MOSCOW (GayRussia.Ru) The United Nations Human Rights Committee based in Geneva, Switzerland, gave Russia six months to give its position on a complaint sent by Nikolai Alekseev, Moscow Pride Chief Organizer.

“In accordance with rule 97 of the Committee’s rules of procedure, a copy of the communication has been sent to the State party today, with the request that any information (…) should reach the committee within 6 months” states the letter received from the office of the UN High Commissioner for Human Rights.

The case refers to the ban of the picketing in front of the Iranian Embassy in Moscow with the aim to condemn executions of homosexuals and minors in this country and to appeal for the repeal of the death penalty.

“It is the first time that we use this procedure of individual complaints to the UN Human Rights Committee and we are satisfied to see that it took only one month to the Committee to open the case,” Nikolai Alekseev said tuesday at the Slavic Pride Press Conference in Moscow.

“This procedure is much faster than in the European Court where we already have loads of applications pending for more than two years without result.” he added.

He expressed hope that the UN Human Rights Committee will condemn Russia for the breaches of the rights of gays and lesbians before May 2010 when the fifth Moscow Pride is scheduled.

“This Committee is one of the very few international means we have, to appeal against unlawful decisions of Russian authorities, together with the European Court.”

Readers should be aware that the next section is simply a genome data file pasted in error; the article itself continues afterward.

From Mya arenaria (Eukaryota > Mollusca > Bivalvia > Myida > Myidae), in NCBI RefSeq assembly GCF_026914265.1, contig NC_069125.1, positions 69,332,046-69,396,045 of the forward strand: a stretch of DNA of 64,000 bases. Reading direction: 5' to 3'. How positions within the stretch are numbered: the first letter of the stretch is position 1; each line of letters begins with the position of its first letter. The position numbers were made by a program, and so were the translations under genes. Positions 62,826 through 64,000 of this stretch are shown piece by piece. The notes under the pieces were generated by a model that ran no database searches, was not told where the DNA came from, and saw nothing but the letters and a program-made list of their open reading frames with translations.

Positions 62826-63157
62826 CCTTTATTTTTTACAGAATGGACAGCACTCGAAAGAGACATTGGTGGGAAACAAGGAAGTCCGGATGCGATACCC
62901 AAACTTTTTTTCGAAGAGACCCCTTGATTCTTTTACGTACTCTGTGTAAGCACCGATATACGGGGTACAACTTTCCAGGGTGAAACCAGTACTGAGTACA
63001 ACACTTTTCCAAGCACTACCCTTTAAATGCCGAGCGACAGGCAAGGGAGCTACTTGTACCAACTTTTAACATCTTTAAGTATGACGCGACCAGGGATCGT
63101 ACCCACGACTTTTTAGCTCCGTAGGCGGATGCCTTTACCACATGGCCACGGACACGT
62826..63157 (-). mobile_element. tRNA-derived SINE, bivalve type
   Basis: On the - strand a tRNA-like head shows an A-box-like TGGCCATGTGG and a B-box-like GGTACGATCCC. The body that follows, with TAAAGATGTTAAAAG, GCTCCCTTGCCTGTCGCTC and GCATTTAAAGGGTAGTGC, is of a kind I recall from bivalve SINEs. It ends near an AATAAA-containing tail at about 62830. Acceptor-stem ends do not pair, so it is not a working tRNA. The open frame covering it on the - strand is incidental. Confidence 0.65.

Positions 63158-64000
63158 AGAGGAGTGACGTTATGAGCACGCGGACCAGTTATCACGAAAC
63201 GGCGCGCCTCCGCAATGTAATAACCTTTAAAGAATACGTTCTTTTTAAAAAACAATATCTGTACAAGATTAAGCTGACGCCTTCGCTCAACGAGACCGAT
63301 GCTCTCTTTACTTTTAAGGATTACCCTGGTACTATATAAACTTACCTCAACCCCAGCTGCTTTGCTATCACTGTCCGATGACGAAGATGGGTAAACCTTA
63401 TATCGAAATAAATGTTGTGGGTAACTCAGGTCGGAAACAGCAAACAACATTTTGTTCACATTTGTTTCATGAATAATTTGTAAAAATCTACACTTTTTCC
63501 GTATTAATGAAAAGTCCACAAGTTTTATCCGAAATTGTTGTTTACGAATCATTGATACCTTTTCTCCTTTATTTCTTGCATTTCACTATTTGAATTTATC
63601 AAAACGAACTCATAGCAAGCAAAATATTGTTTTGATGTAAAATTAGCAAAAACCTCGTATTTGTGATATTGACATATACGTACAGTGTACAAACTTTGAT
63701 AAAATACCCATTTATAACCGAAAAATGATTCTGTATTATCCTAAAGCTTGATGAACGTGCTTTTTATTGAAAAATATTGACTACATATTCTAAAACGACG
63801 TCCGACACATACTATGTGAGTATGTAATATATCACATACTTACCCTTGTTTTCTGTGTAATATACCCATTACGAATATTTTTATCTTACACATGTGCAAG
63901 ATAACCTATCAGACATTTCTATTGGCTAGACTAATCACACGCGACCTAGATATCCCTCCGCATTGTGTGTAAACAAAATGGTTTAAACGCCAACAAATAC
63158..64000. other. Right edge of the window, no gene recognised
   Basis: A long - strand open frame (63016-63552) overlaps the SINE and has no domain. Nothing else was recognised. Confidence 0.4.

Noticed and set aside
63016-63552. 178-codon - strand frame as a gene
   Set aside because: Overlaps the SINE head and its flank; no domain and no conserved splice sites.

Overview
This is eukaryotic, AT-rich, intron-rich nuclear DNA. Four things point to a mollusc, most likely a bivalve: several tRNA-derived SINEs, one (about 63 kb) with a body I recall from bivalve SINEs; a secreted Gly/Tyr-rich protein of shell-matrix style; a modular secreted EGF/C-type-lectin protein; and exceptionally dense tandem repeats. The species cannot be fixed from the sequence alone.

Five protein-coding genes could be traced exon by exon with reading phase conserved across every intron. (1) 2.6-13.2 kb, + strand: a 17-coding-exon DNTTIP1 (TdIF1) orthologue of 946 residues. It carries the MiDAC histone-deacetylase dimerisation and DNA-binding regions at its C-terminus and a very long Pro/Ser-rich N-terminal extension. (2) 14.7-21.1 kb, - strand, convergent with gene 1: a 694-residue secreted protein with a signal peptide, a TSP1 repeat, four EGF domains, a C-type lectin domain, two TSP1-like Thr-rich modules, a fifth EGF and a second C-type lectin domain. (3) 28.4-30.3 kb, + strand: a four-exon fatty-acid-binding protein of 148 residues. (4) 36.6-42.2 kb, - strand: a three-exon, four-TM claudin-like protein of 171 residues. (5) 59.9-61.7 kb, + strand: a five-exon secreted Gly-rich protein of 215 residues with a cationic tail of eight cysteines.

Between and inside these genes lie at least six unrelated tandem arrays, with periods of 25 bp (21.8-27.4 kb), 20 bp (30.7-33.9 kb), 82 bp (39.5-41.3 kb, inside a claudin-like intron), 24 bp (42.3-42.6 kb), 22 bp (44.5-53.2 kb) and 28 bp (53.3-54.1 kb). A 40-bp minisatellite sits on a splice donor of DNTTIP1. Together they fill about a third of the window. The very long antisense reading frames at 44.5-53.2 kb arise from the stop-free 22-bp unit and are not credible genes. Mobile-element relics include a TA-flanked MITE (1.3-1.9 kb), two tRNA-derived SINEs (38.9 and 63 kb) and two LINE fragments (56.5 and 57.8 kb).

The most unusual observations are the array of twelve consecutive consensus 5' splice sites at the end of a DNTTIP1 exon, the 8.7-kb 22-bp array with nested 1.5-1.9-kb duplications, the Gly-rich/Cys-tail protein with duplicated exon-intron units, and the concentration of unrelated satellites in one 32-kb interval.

The picket was supposed to take place on July 19 last year from 1 to 2 p.m. with up to 30 participants. Notification was sent by Moscow Gay Pride organizers to the Prefecture of the Central Administrative area of Moscow in full accordance with the law on 11 July. The same day, deputy prefect Galina Boryatinskaya denied permission for the event.

The reason given for the refusal of permission to stage the picket was in the “interests of public order”.

However, two similar pickets – on July 19 2006 and July 19 2007 – were permitted. It is widely believed that last year’s ban was as a result of the word “homosexual” being included in the application – the word had not been used on applications for the previous two years.

In their complaint against Russia to the UN Human Rights Committee, the organizers claim that by banning their public event Russian authorities breached Article 21 of the International Covenant on Civil and Political Rights which guarantees the right to freedom of peaceful assembly to everyone.

The complaint by Russian gay activists was sent on the basis of the procedure enshrined in the Optional Protocol to the International Covenant on Civil and Political Rights drafted in 1966.

The Covenant allows individuals to apply to the Committee against the states which breached their rights given by the Pact. Russia recognized the jurisdiction of the UN Human Rights Committee in 1992.

The complaint sent to the UN Human Rights Committee today was the first one concerning the bans of public events of sexual minorities in Russia which was sent to the UN.

Russian activists have appealed so far 170 banned marches to the European Court of Human Rights based in Strasbourg. The first complain was received by the Court in January 2007. To date, the case has still not been assigned.

Pickets in front of Iranian Embassies have been organized around the world to commemorate the two gay Iranian boys who were executed on July 19, 2005.

www.gayrussia.ru